Summer 158 combines the five weighted signals received along lines 152, 170, 182, 194 and 206 and outputs a fuel flow feedback signal (ΔWf) which is representative of the equation:

ΔWf=K11ΔN1+K12ΔN2+K13∫ΔTPdt+K14∫ΔT41dt+K15∫ΔN1dt                                   (1)

In a similar manner, summer 160 combines the five weighted signals received via lines 154, 172, 184, 196 and 208 and outputs a fan pitch feedback signal (Δβf) which is representative of the equation:

Δβf=K21ΔN1+K22ΔN2+K23∫ΔTPdt+K24∫.DELTA.T41dt+K25∫ΔN1dt                              (2)

Summer 162 likewise combines the five weighted signals received along lines 156, 174, 186, 198 and 210 and outputs a fan exhaust nozzle area feedback signal (ΔA18) which is representative of the equation:

ΔA18=K31ΔN1+K32ΔN2+K33∫ΔTPdt+K34∫ΔT41dt+K35∫ΔN1dt                                  (3)

As is readily apparent from the above equations, each of the control variable feedback signals is a function of the output variable difference signals as weighted (relative to each other) depending upon the mode of engine operation and the existing ambient conditions.

Referring now to FIG. 4, there is shown a more detailed block diagram of the control scheduler 50. Signals representative of the power lever angle (PLA) and the ambient operating conditions are received by nonlinear function generators 212, 214, 216, 218, 220, 222 and 224. Function generators 212, 214 and 216 respectively generate control signals representative of nominal demanded values for the fuel flow (Wf), fan pitch (βf) and fan exhaust nozzle are (A18). These control signals are outputed on lines 58, 60 and 62 respectively, and are utilized for an initial nominal setting of the control variables which is further refined by the control variable feedback signals. Nonlinear function generators 218, 220, 222 and 224 generate signals representative of the rated value for each of the four output variables based upon anticipated engine operational characteristics at the selected power lever angle and under the existing ambient conditions.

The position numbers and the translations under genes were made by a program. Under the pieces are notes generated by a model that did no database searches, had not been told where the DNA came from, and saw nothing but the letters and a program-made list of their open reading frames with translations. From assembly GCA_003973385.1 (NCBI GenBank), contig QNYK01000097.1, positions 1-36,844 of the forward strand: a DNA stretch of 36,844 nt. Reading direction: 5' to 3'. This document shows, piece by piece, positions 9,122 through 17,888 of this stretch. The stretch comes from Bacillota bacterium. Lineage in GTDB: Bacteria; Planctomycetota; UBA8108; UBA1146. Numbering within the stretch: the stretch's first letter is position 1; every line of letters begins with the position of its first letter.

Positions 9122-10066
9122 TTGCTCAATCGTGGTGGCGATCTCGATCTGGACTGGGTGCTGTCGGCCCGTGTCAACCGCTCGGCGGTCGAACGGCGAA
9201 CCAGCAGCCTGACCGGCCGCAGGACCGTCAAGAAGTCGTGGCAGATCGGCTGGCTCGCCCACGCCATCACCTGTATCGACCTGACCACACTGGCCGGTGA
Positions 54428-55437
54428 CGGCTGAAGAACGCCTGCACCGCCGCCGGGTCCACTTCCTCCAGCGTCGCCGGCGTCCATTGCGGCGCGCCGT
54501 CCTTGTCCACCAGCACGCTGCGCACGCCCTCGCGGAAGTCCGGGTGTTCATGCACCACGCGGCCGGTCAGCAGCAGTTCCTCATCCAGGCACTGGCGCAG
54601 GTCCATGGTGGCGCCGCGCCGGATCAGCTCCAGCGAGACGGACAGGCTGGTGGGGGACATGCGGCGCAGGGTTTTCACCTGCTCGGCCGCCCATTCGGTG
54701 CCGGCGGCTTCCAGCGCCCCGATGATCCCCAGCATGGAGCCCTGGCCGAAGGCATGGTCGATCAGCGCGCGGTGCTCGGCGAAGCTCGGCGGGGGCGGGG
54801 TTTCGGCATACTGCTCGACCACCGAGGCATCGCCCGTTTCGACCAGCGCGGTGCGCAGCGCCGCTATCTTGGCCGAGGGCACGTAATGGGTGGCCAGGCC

The control scheduler 50 also includes circuitry 226 for the generation of the feedback gain signals. As best shown in FIG. 5, the feedback gain signal generating circuitry 226 is comprised of fifteen multidimensional nonlinear function generators 230-244. As can be seen in FIG. 5, each of the function generators 230-244 receives a signal representative of the power lever angle and one or more signals representative of the existing ambient conditions (PS11, T12 or both) and generates a feedback gain signal in response thereto. The feedback gains are determined for each engine operating point by applying the mathematical theory of optimal control. Formally, the gains are derived by minimizing the function: ##EQU1## where the coefficients C1-C8 are picked by engineering knowledge of the function to be minimized and by interactive adjustments until a desired engine response is obtained. This procedure generates a set of feedback gains which maintain the engine output variables close to their scheduled values, optimize speed of response of the engine to changes in the operating point and maintain engine stability. The gains are adjusted for variations in ambient operating conditions by the use of standard engine corrected variables obtained from dimensional analysis. Each of the generated feedback gain signals is transmitted along a plurality of lines shown generally as 144 to the corresponding feedback gain multiplier located within the feedback controller 92.

From the foregoing description, it can be seen that the present invention comprises a method and apparatus for optimally controlling a gas turbine engine utilizing feedback signals, which are generated as a function of a plurality of engine output variables. It will be recognized by one skilled in the art that changes may be made to the above-described invention without departing from the broad inventive concepts thereof. It is to be understood, therefore, that this invention is not limited to the particular embodiment disclosed, but it is intended to cover, in the appended claims, all modifications which are within the spirit and the scope of this invention.

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Classifications
U.S. Classification60/226.1, 701/100, 60/238, 60/239, 60/243
International ClassificationF02C9/00
Cooperative ClassificationF05D2270/051, F02C9/00
European ClassificationF02C9/00